Violent crime increases in Evanston, but not significantly


Daily file photo by Colin Boyle

An Evanston Police Department vehicle. The FBI said crime rates in Evanston increased this year.

Thea Showalter, Reporter

Violent crime rates rose last year in Evanston, even as national levels decreased, according to data released last month by the FBI. However, the Evanston Police Department said the increase isn’t necessarily something to worry about.

Violent crimes rose by nearly 4 percent at a national level but climbed nearly 15 percent in Evanston. Robberies rose by 17.5 percent, aggravated battery increased by 7.7 percent and burglaries increased by 1.8 percent.

However, determining the significance of the change is difficult, according to Andrew Owen, a sixth-year sociology doctoral student.

“Crime is a very noisy datapoint. It changes a lot for a big variety of reasons,” Owen said, adding that those reasons may sometimes seem hard to pin down, like crime increasing during hot weather.

An increase of nearly 8 percent in cases of aggravated battery or assault marks an increase of six cases from 78 in 2017 to 84 in 2018. Robberies jumped from 40 to 47 — an increase of over 17 percent.

The numbers in Evanston are low to begin with, Owen said, which can make a percent change seem more significant.

“Because crime sort of moves around a lot from year to year, a jump in a number that small, even if it doubles, probably isn’t statistically significant,” he said.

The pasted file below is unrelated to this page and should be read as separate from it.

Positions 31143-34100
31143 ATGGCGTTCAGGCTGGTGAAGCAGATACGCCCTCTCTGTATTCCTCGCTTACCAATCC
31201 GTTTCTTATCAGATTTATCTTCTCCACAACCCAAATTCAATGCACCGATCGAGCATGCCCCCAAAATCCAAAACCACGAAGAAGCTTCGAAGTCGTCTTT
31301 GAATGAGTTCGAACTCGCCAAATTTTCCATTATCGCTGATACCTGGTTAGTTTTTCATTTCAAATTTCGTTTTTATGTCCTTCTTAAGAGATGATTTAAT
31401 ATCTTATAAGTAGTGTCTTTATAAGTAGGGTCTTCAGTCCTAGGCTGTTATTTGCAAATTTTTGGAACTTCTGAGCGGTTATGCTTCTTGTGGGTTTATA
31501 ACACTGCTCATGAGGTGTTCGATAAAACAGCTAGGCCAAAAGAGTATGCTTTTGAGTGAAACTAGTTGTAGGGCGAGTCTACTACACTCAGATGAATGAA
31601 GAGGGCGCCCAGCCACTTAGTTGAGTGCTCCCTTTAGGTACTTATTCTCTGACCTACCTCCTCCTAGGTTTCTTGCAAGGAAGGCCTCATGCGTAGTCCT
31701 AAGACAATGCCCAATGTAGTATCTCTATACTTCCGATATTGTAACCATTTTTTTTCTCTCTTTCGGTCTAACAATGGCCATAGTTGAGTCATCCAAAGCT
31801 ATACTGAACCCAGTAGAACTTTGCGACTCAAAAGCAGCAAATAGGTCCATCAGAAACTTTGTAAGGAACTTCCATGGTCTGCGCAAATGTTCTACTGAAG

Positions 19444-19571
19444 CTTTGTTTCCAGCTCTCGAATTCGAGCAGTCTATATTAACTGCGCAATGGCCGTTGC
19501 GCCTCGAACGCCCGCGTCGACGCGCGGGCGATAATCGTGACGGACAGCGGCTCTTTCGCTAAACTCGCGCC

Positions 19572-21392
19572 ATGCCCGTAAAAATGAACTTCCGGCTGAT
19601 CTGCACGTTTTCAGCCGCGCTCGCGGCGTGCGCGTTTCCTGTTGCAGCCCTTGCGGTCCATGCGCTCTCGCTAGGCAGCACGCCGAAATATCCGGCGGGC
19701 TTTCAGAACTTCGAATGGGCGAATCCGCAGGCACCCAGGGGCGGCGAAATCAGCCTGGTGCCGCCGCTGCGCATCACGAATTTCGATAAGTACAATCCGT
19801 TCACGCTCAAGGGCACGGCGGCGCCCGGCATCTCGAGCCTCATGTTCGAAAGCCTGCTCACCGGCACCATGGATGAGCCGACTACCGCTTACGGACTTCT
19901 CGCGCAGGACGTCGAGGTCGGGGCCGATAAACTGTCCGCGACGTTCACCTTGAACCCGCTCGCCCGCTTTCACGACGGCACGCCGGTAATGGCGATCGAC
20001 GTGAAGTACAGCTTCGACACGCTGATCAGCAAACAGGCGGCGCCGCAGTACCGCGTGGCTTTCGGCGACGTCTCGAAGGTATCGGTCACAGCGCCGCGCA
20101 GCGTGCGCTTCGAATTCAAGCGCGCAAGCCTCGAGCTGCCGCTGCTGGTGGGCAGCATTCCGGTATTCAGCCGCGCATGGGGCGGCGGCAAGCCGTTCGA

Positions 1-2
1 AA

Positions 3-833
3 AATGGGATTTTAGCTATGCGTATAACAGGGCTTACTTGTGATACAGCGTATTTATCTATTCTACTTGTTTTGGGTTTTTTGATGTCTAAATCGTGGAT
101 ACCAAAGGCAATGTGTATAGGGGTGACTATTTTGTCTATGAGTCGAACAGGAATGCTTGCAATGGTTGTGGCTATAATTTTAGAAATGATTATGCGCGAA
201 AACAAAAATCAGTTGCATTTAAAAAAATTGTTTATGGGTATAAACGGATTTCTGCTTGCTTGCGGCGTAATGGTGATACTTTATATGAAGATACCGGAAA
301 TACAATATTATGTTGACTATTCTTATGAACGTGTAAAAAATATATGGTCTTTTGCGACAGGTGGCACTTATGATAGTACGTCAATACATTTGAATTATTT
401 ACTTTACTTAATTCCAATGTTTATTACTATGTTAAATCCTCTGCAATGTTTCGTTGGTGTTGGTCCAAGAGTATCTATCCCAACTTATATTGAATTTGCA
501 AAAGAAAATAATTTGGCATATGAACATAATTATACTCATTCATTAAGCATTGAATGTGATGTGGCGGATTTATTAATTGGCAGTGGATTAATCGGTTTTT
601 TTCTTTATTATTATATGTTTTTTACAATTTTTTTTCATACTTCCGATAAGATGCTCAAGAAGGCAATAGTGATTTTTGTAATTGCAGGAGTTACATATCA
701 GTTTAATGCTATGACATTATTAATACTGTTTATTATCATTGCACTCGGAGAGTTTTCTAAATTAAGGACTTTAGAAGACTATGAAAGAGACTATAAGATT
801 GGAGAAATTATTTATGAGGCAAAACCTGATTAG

Evanston police Cmdr. Ryan Glew said that an uptick in violent crime last year can be partially attributed to incidents like one that occurred in early 2018, where two defendants committed “quite a few robberies” at one time, which “drove up” the violent crime rate for the year.

Glew said the case was an example of one instance where the crime rate increases because of one or two people committing multiple crimes, as opposed to many people committing one crime apiece over a longer period.

Another important consideration, Glew said, was whether the Evanston police were still clearing — or charging suspects with — crimes at the same rate, even if the incidents became more frequent.

“I think our clearance rate for those 2018 violent crimes was where we would like it to be,” Glew said. “We always want it to be higher… We always want to solve all crime. But with violent crime, we strive for a high clearance rate… but realistically, I think our clearance rate was better than average.”

Glew said clearance rates for 2018 are unavailable at this time. He added that clearance rates vary across crimes: For violent crimes, the EPD has a higher clearance rate. But property crimes like burglaries and theft “a lot of times” go uncleared, Glew said.

In 2018, there were 1,358 cases of theft, making it four-and-a-half times more frequent than the next most common crime: burglary. Theft cases decreased the most by number — by 64 cases, or 4.5 percent. The number of burglaries, the second most common crime, increased numerically by 5 — from 284 in 2017 to 289 in 2018.

Theft, motor vehicle theft and arson all decreased from 2017 to 2018 — by 4.5 percent, 12.7 percent and 25 percent respectively.

“These smaller numbers can be challenging when it comes to reliability and validity,” Glew said. “(In 2019), our violent crime is down, and our property crime is up. Last year, our property crime was down and our violent crime is up.”

And crime overall in Evanston has been trending down from the late 1990s: a 2018 police report shows crime has dropped from nearly 8,000 incidents around 1997 to under 2,000 a year today.

“Obviously our goal is zero crime. Is that realistic? Probably not,” Glew said. “Our goal is to suppress crime as much as we can through traditional policing efforts, our deployment strategy, and educating the public.”

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